This rest phase of the BRAC is actually your body’s natural way of trying to de-stress though! By skipping this phase, most people will become more and more tired throughout the day, which is why people often experience the effects of stress at the end of the day.
If you learn to be sensitive to when your body is telling you to rest, then not only will you be able to function much better during the day, you’ll also sleep better at night. This rest phase of the BRAC is the ideal time to practice meditation as well! Because your brain is already zoning out, you don’t have to worry about quieting your racing thoughts like you would when trying to meditate while being stressed out. All you have to do is notice when your body is telling you to settle down. Once you notice this, you can set a timer for 15-20 minutes (or not) and just let yourself zone out. Many people like to close their eyes and they may even nap, but that‘s not necessary if you don’t want to. It’s important that you don’t do anything during this time. Even if you consider watching YouTube a relaxing activity, it is still stimulating your brain. Now is a time to just zone out and let your thoughts wander. Many people also try to ‘calm’ their thoughts or ’empty their mind’. This is also unnecessary and, in fact, you should allow your thoughts to go wherever they want.
After the 15-20 minutes, you can rouse yourself back to being alert and continue on with the rest of the day until you feel it’s time for another break. While this cycle does happen many times throughout the day, it’s not necessary to take a deliberate rest break every time. Generally 1-3/day is enough to significantly improve your stress, energy, productivity, and sleep.
Hypnosis is based on eliciting different ideodynamic phenomenon, such as the ideomotor response of muscular relaxation or the ideosensory response of feeling like you’re floating. Everything is on a scale though. For relaxation, it can range from light relaxation in the face muscles, to full body relaxation so deep the person can’t even move (similar to sleep paralysis). For sensation, this could range from a mild feeling of lightness in the hand to complete anesthesia (the Esdaile state or hypnotic coma used for hypnosis-assisted surgeries).
In order to elicit these more powerful responses, most people bring in the concept of ‘depth’. There are many depth scales for hypnosis, but the general idea is that the ‘deeper’ a person is in trance, the more they can achieve some of these advanced effects. While putting numbers to hypnotic depth seems to make it more objective, the idea of depth is really just a concept. Some people may be very ‘deep’ in trance and able to accomplish some advanced ideomotor effects but unable to elicit relatively simple ideosensory effects. These pretty much just makes seeking a certain ‘depth’ before trying to elicit a response, a crapshoot.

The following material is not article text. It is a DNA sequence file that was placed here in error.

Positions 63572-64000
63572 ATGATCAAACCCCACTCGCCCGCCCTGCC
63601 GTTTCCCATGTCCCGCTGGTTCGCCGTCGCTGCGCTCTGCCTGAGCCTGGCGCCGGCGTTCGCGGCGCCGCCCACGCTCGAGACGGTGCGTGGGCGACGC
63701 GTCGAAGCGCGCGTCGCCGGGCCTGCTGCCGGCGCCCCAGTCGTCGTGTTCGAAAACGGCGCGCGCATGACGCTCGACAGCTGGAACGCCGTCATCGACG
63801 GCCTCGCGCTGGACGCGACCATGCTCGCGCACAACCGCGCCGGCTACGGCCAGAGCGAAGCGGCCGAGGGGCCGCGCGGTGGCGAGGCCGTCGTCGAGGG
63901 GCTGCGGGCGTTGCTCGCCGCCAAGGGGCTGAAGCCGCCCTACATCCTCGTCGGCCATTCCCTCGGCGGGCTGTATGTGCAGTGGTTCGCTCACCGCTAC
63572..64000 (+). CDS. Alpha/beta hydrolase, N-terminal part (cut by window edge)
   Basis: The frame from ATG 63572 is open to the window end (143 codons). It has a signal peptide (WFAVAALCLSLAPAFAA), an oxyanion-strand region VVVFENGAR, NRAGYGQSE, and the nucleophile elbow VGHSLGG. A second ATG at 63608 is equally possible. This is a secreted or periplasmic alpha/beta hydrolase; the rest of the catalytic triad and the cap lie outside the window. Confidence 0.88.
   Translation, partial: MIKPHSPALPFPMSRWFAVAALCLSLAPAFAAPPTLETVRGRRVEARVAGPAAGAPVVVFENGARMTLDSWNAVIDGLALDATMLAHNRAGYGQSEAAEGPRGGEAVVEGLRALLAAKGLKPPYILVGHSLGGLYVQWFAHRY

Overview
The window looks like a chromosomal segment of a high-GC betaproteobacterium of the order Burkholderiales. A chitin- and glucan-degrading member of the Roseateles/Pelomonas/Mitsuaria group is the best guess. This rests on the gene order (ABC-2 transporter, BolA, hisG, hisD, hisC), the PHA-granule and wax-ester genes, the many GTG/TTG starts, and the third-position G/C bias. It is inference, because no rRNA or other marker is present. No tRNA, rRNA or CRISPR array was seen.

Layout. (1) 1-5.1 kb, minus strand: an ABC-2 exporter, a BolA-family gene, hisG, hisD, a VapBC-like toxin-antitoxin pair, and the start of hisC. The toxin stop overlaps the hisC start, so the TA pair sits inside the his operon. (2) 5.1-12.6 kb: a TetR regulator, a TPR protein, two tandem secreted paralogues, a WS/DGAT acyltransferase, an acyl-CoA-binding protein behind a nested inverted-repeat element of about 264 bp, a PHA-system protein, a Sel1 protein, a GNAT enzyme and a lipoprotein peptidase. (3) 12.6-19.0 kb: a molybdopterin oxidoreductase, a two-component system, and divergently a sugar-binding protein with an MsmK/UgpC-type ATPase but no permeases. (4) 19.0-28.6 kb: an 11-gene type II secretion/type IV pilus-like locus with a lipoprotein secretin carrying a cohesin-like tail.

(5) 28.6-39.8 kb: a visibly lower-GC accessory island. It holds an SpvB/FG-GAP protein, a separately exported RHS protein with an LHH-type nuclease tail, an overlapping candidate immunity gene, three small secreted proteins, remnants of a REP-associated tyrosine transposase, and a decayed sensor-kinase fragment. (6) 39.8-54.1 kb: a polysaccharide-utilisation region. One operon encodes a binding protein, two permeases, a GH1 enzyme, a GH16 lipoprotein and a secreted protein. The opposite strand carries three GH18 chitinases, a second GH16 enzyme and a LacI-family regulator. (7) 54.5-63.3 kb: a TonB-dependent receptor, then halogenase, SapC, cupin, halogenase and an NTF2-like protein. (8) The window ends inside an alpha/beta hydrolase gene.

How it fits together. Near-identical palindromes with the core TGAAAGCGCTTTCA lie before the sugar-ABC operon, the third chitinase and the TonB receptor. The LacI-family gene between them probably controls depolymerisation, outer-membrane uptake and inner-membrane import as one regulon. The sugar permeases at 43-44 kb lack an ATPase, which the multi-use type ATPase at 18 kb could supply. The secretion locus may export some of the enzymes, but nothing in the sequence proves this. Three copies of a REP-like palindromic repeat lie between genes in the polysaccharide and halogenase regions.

The more clinically useful approach is to do ‘chaining’ or ‘pyramiding’. This is where you start by eliciting simple responses and then build on top of those to get to more advanced responses. You can also think of it as linking a series of suggestions together. If you wanted to help someone produce hypnotic analgesia (pain control) in their leg, you wouldn’t start by saying, “close your eyes. Good, now notice your leg going numb!” You could try to do this, but if it failed, your client probably wouldn’t trust you or your ability that much afterwards. Instead, you could start by leading them through a general relaxation sequence. As they become noticeably relaxed, draw their attention to this new sensation of relaxation.
“The more relaxed you become, the lighter your body feels. Every breathe relaxes you even more, filling your body with that lightness. Almost like you’re breathing in helium and you can float even further into relaxation. Or like you’re breathing in a pleasant, odorless anesthesia. Drifting further into comfort, feeling your body go pleasantly numb. The more your breathe this in, the more you can feel it fill your body up with that relaxing numbness.”